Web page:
create a user specific environment. Permanent umask setting is also configured in this layer. Based on requirement,
umask setting can be configured in multiple levels. In order to configure umask setting correctly, we have to understand
how shell is being accessed. A shell can be accessed in two ways; login and non-login.
This is the shell environment which user receives just after the login. It provides a customized interface to interact with system.
It takes input command from user and display the result on standard output device. The command prompt which user receives just after the
login is example of login shell.
This is the additional Shell interface which user accesses from login shell to perform a specific task.
Since it is accessed from a login shell, it inherits all customized properties of parent (logged in) shell. But at
the same time it is also a separate shell which allows us to override the default properties. Any terminal which we open in
GUI to execute the command is the example of non-login shell.
Based on targeted user and shell access type, permanent umask setting can be configured in four files.
|Configuration file||Type of setting||Targeted user||When applied||Shell access type|
|/etc/profile||Default setting||All users including root||While user login||Login shell|
|/etc/bashrc||Default setting||All users including root||While user access additional shell||Non-login shell|
|/etc/profile.d/umask.sh||Custom setting||All users including root||While user login and while user access additional shell.||Both Login shell and non-login shell|
|/home/[user-name]/.bashrc||Custom setting||Individual user||While individual user login and access additional shell||Both Login shell and non-login shell|
Custom setting always overrides the default setting. Default setting will be used only if custom setting is not configured.
Let’s take an example to understand how all these work at shell prompt.
Access the shell prompt from user root and create a regular user account.
Check the default umask setting of user root and user regularuser
As we can see in above output, default umask setting is 022 and 002 for user root and user regularuser respectively.
Let’s figure out which file is used to define this setting.
By default umask setting for login shell and non-login shell is same. To understand which set of umask permissions is used we have
to understand the type of shell.
How did we access the shell is the answer of which set of umask setting is used.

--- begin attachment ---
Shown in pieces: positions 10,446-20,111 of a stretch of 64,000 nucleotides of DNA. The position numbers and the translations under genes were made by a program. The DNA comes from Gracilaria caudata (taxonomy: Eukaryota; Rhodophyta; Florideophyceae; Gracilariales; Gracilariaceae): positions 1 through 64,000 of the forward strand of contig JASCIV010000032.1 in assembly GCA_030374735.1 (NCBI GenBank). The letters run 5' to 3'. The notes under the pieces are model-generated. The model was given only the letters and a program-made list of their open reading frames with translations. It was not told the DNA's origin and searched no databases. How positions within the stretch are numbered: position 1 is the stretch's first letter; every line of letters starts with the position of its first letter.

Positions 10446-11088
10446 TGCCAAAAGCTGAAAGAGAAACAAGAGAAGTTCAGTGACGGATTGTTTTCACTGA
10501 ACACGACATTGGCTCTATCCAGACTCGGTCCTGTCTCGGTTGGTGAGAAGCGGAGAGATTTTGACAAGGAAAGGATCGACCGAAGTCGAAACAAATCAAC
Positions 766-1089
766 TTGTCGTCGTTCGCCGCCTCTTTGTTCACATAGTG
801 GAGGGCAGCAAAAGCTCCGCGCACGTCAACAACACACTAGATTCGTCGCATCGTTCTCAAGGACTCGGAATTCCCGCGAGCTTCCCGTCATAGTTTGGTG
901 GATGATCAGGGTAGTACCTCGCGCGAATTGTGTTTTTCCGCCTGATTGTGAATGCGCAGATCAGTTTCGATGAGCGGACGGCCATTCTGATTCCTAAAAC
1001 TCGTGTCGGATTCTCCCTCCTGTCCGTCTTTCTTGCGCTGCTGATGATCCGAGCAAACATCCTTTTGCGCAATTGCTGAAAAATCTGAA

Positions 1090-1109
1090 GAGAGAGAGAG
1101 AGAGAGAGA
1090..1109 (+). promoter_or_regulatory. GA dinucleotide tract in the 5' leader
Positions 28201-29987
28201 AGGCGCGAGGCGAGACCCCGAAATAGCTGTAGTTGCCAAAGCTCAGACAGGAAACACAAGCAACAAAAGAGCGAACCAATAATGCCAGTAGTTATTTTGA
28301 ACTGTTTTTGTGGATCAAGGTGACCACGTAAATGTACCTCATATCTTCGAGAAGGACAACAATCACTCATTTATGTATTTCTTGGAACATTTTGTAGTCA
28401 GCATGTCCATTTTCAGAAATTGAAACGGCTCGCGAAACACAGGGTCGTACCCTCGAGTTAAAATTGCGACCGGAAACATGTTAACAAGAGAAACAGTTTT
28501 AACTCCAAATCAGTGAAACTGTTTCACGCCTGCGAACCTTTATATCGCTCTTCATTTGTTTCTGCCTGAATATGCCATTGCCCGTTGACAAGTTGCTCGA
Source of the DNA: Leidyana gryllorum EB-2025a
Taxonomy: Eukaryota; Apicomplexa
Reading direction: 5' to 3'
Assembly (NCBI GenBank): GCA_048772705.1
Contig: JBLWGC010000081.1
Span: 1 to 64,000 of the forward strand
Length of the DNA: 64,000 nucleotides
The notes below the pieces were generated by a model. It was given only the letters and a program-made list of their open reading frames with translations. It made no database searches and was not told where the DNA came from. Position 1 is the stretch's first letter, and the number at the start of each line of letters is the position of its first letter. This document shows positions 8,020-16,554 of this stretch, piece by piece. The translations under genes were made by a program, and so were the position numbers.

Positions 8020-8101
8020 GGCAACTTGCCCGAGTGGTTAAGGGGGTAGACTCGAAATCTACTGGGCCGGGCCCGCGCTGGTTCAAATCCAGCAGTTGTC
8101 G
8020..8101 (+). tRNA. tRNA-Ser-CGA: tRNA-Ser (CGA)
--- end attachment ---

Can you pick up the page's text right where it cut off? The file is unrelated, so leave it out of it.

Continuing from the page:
Did we supply the username and password to access the above shell? No, we accessed this shell from a right click menu.
Since we did not supply the user name and password to access this shell, it would be considered as non-login shell.
For non-login shell /etc/bashrc file is used.
Let’s take an example of login shell. Open two separate consoles (by pressing Alt+Ctrl+F2 and Alt+Ctrl+F3 keys combination)
and login from user root and user regularuser respectively. Check the umask setting which both users receive.
How to change the system default umask setting
Switch back to GUI (by pressing Alt+Ctrl+F1 keys combination) and take the backup of both configuration files.
Now change the default umask setting in /etc/bashrc file as listed below
For regular user, set it to 444 (old value 002) For root user, set it to 555 (old value 022)
We changed umask setting in /etc/bashrc file which control the non-login shell. To test where this change is applied,
let’s check umask setting again. Change cannot be applied in running terminal; we have to access the other terminal for testing.
Open another terminal and test umask setting for both users. Use su command to switch the user account.
As we can see in above output, umask values have been changed.
The su (switch user) command is used to access the non-login shell. Even though it switches user account after authenticating user
name and password, it cannot be considered as a login shell. A shell will be considered as a login shell only when it is accessed
through the console (such as tty prompt or gui login screen) or a protocol which is used for remote login (such as SSH, FTP, etc.).
Since we only changed /etc/bashrc file which control non-login umask permissions, the umask permissions for login shell should not be changed.
To confirm it, access two TTY consoles (use Alt+Ctrl+F4 and Alt+Ctrl+F5 keys combinations) and login from user root and user regularuser.
As above output confirms, umask permissions are not changed for login shell.
Switch back to GUI console and update umask permissions in /etc/profile file.
For root user set it to 222 For regular user set it to 111
Re-login from both users (root and regularuser) in their respective consoles and check the default umask permissions.